conjunction (used with the present perfect and the past perfect tenses)
1 at a time after a particular time or event in the past: In the 12 months since I last wrote to you a lot has happened to me. | I can't have seen him since 1983. | It's been years since I enjoyed myself so much.2 during the period of time after a particular time or event in the past: Since he started that diet he's lost over 20 lbs in weight. | ever since: We've been friends ever since we met at school.3 used to give the reason for something: I'll be forty next month, since you ask. | Since you are unable to answer perhaps we should ask someone else.2 preposition (used with the present perfect and the past perfect tenses)1 at a time in the past after a particular time or event: They haven't met since the wedding last year. | Since the end of the war over a dozen hostages have been released.—compare for 1 (8)2 for the whole of a long period of time after a particular time or event in the past: Since the day we met I have known he was not to be trusted. | ever since: Ever since the war she's been able to feed a whole family with a few potatoes and eggs.3 since when? spoken used in questions to show surprise, anger etc: Have you checked this bill? Since when does -42 plus -5 service charge come to -48?3 adverb (used with the present perfect and the past perfect tenses)1 at a time in the past after a particular time or event: He husband died over ten years ago but she has since remarried. | I've since forgotten what our argument was about. | He walked out of that door last Tuesday and no one's seen him since.2 for the whole of a long period of time after a particular time or event in the past: The accident happened four years ago and she has hardly spoken since. | ever since: We came to the UK in 1974 and have lived here ever since.3 long since if something has long since happened, it happened a long time ago: I've long since forgiven her for what she did.USAGE NOTE: SINCE WORD CHOICE: since (prep/conj), from, after, from...to/till/until, for Since is mainly used where you want to talk about a state or activity that started at some time in the past and has continued to the time when you are speaking: I've been here since ten o'clock this morning. | The place had completely changed since I went there three years ago (NOT It has changed since three years/ three years before). From or after may be used to show the starting points of periods of time where you do not use since. For example: I hope they'll be friends from now on (NOT since now on), means I hope they will be friends from now and into the future. She was very unhappy for a while after leaving home (NOT since) means that she was unhappy from a period of time in the past until a later time in the past. From...to/until/till is used where you want to give both ends of a period of time during which some state existed or some activity was being done. This construction can go with most tenses of the verb: I was here from ten till two. | From 1990 to the present he's had no regular job (NOT since 1990 to the present).). | She works from sunrise until sunset. For is used where you want to give the length of a period of time, but do not need to say exactly when it started or finished. It goes with all tenses of verbs: We lived there for a long time. | She's only staying for a week. When you use for with the present perfect tense, it gives a period of time that ends at the time of speaking: I've been waiting for two hours (NOT since two hours). In spoken English the for is often left out: I've been here two hours. | She's only staying a week. GRAMMAR The point of time with since may be shown by a clause, which may contain a verb in the simple past: He's been ill ever since he arrived. The point of time with since may also be shown less exactly, by mentioning a period of time that ended in the past: He's been working here since last week/the 60s (= he started at some time during the 60s). | Since I was a kid I've wanted to visit Disney World. A since clause may also itself cover the whole period from a point in the past to the time of speaking: Since she's been living here she's made a lot of friends. However, as in all the above examples, the main verb in any clause with since usually has to be in one of the perfect tenses. Compare also: Yesterday Bobby told me he hadn't eaten since Tuesday (= between Tuesday and yesterday he did not eat anything). Non-perfect tenses are used only in particular situations, for example where you are talking about the length of time itself: It's two weeks since I've seen you (NOT ...since I haven't seen you). | It seems like months since you last paid me. Note also: Since the car accident she can't walk properly (= she hasn't been able to walk properly).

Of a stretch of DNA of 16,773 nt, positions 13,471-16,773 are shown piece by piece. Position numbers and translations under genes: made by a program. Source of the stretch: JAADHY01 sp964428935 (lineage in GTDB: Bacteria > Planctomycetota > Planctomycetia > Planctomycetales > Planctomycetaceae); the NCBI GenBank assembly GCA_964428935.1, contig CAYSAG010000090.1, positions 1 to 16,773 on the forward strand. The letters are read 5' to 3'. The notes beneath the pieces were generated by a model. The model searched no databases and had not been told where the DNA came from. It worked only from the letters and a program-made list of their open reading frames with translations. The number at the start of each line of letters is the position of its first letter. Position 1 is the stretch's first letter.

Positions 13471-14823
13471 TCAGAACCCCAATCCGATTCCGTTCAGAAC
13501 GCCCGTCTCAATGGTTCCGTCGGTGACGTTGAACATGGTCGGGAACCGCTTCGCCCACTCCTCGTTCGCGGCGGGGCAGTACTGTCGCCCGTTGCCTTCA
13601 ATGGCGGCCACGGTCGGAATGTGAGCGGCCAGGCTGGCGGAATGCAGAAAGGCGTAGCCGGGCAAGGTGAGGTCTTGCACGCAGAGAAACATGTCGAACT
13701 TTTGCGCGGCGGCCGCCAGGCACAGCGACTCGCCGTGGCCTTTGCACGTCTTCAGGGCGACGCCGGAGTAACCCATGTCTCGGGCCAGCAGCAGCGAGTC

Longman dictionary of contemporary English. 2004.